At that time, both ****** and Mr. * examined the old sensor closely and both agreed there were no visible signs of damage. While it's not inconceivable that something might possibly have happened that left no visible mark yet killed the unit the most likely explanation is simply the age of the battery in the unit; it would respond intermittently but wouldn't consistently stay on.

Please note that, even though there was absolutely no evidence that anything we'd done had caused the sensor issue, we honored our agreement and absorbed the cost of the GM sensor (GM #25981210/$186.72 list) as well as charging no labor for any of the time spent working with Mr. *'s tire pressure system. Also that, up through this visit, there were no actual tire pressure problems with his tires.

His fourth visit started seemingly simply enough: "I've got a low tire". We pulled the car in, found a screw in the tire, and repaired it per RMA (Rubber Manufacturer Association, our industry's policies and procedures governing body)requirements with the Safe-t-Seal Liquid Patch system which we've used with great success for many years.

The RMA's requirements, going back over a decade, for any tire repair include not only the size and position of injury that can be repaired, but that any repair be done from the inside (the tire off the wheel) and that the repair must both have a stem or plug "of suitable vulcanizing material" filling the injury as well as sealing the inner liner, again, with a patch or repair of "suitable vulcanizing material".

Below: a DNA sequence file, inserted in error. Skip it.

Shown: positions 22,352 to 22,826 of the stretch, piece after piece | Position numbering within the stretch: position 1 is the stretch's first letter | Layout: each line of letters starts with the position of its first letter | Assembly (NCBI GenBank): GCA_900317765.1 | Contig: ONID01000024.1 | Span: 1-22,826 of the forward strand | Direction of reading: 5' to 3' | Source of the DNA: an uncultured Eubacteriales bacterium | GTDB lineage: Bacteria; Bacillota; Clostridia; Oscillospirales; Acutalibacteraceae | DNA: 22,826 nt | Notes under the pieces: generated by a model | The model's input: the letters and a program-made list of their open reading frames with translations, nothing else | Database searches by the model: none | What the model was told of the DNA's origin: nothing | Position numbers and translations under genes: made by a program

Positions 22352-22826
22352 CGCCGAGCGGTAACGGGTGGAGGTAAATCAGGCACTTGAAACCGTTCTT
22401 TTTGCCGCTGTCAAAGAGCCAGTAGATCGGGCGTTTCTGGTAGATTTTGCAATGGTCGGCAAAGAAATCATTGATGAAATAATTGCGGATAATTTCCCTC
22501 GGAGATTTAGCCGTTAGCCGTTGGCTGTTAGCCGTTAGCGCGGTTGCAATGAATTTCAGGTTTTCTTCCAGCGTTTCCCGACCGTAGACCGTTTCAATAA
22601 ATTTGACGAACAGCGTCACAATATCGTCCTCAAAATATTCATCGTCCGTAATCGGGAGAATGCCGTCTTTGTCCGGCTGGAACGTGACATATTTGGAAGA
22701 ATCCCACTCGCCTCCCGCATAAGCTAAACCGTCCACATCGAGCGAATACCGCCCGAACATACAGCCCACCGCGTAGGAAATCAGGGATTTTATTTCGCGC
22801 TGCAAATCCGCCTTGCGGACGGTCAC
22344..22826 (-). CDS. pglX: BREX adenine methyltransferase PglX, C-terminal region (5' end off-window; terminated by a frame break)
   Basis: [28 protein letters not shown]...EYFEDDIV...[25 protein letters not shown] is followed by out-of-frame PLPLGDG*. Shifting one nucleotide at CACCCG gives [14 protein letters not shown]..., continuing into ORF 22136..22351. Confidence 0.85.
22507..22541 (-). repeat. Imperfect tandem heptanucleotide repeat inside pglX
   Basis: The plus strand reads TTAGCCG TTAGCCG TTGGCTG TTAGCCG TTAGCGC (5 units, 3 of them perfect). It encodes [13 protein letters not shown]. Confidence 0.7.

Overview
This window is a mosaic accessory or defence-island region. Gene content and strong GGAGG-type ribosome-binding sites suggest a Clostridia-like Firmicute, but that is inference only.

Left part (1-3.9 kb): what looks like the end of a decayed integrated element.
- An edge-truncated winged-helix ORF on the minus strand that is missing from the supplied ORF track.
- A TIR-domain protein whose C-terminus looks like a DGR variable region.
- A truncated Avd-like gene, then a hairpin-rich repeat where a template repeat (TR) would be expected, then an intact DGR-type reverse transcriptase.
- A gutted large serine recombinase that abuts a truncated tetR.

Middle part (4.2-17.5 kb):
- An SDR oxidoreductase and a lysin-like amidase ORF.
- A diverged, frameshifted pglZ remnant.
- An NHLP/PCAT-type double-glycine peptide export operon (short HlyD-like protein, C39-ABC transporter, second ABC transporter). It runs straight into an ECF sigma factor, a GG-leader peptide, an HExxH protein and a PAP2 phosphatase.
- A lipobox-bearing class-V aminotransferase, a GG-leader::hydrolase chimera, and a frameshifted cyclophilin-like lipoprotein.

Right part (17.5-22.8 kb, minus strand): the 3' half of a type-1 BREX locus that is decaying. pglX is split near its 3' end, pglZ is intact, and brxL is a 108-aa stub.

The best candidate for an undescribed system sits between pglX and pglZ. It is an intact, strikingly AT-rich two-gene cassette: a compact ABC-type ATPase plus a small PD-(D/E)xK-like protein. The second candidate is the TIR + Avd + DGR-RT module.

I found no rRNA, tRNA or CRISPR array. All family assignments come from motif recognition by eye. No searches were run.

I would like to note that of all the tire repair systems we've reviewed, Safe-t-Seal's is the only system we've found that has submitted tires repaired with their product for both the DOT's 109 series testing, run for 60,000 miles as an endurance test, and the DOT's 139 test, which is both a speed and endurance test, and has had all tires submitted with their repairs pass these testing protocols when performed by an independent lab as recently as 2010.

Mr. * saw the proprietary insert (as required by RMA guidelines to fill the injury and keep moisture and debris out of the tire's body) and went ballistic indicating, as near as we could understand him, that he'd wanted an old-style patch used, only, and his belief we'd plugged, only, his tire to repair the screw hole.

We tried to explain that a patch only wasn't an industry acceptable repair, that any repair done has to have some kind of insert to fill the hole, the advantages of the system we use, but Mr. * apparently assumed then and continues assuming his tire has just been plugged, was belligerent, didn't care to listen to anyone and left with tires spinning to punctuate his displeasure.